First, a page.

Furthermore, he concludes the e-mail by re-affirming that he’s just looking to hear about my experience with J.R., the company and my perspective on their marketing organization.

My guard goes down because I know he’s not going to put me on the spot or ask me for more than just my opinion.

3. What Makes Him Qualified?

Without bragging, J. makes it clear that he’s a serious candidate, not one of those job fisherman.

He tells me he already works at an agency. And that even though he enjoys the agency, he’s looking for more. He wants to “truly own a marketing program.”

It might occur to me, after all, that if he already has a job, why is he looking to make a change? That concern is assuaged.

4. What Do You Want From Me?

He concludes his e-mail with, “Would you mind if I called you sometime this week…” meaning, I won’t have to do anything except wait for a phone call and talk to him. Sounds easy.

I would have even mentioned the exact amount of time such a conversation would have taken, “Would you mind if I called you this week for just 10 or 15 minutes?”

Other Observations

You may have also noticed…

  • The e-mail was VERY short. It took me less than 30 seconds to read it.
  • He named the position he was after by name, he did his research and I know he won’t waste my time
  • He is sensitive to and grateful for my time, “I would really appreciate it…”

The next time you are reaching out to someone new over LinkedIn; consider bringing in one or more of these elements to your message. I’m sure it will make a big difference in your response rate.


I Choose To Be Happy! Do You?   Leave a comment

Choose Happiness – Then Act To Make It Real!    

Choose Happiness

“I have decided to be happy,” wrote the French writer Voltaire,”because it is good for my health.”
Is this true? Can choosing to be happy make you healthier?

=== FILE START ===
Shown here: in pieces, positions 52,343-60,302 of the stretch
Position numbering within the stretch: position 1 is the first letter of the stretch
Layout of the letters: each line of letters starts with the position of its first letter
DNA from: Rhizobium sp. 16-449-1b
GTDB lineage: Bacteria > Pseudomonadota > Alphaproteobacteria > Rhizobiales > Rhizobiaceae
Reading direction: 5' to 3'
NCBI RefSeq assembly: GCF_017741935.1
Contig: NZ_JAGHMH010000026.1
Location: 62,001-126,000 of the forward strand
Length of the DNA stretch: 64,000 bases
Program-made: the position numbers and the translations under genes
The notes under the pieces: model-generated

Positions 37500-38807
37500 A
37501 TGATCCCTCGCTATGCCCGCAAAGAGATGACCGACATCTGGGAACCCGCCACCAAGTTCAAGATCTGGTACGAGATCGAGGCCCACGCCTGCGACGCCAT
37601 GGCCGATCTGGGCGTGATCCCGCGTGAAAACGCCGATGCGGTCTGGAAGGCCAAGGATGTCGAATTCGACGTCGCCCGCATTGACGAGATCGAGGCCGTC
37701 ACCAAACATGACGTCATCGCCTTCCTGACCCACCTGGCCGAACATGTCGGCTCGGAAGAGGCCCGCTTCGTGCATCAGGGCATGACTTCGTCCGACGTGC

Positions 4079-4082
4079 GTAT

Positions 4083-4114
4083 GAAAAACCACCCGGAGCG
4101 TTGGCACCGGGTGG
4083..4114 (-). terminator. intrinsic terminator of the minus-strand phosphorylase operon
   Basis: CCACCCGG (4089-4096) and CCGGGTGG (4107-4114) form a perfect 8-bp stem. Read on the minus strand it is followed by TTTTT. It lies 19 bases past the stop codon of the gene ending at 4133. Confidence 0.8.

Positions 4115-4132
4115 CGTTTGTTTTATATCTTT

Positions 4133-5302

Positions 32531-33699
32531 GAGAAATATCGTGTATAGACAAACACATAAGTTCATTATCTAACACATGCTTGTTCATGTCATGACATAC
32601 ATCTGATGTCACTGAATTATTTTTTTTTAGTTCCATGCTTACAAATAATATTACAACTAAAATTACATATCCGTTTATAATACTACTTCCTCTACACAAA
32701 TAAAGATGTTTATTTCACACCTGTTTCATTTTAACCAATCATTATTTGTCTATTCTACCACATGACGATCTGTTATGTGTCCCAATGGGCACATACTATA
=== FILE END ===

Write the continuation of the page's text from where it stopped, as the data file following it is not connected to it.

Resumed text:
Apparently so. Especially if you back up that choice with action such as paying attention to what you’re grateful for.
Gratitude Makes You Healthier

In his book “59 Seconds,” psychologist Richard Wiesman describes an experiment in which some people wrote for 15 minutes a week about things they were grateful for, while others wrote about what annoyed them and still others wrote about neutral topics. 

The results of the study showed that the gratitude group was much happier than the other groups. They were very optimistic about the future. And they were physically healthier!
Other studies of people who keep “gratitude journals” show the same kinds of results. And writing seems to increase the effect over simply thinking grateful thoughts. 
I do both. I keep a daily gratitude notebook and, at the end of each day, write down a half-dozen things for which I’m grateful that day. They’re not often big things. More often they’re small things that have a big effect such as “sunshine,” “birdsong,” “a delicious meal,” “a letter from a friend,” “a good book.”
I also go for “like walks” during the day. Going for a 10 minute walk about every 90 minutes can prevent stress hormones from accumulating. It can energize you. And, if you focus on things you like as you walk, it can tilt your positivity ratio in toward the healthy range where you feel happy, confident and optimistic.

Healthy Self-Talk Makes You Happier

“The happiness of your life,” said the Roman philosopher Marcus Aurelius, depends on the quality of your thoughts.”
 We’re always chattering away to ourselves in our minds, but are often unaware what we’re saying to ourselves.  Another way to choose happiness is to pay attention to your own self-talk — to the thoughts, beliefs and stories you tell yourself.
If your self-talk includes many negative thoughts such as “this will never work,” “I always screw up,” “nothing will come of this effort” you will feel negative, pessimistic. 
But, if you catch those negative “trigger words” and soften them and make them more realistic — “this might not work first time,” “I succeed as much as I fail and learn from my mistakes,” or “there’s a chance that nothing will come from this, but at least I’ll know and can try something else — you’ll feel much better.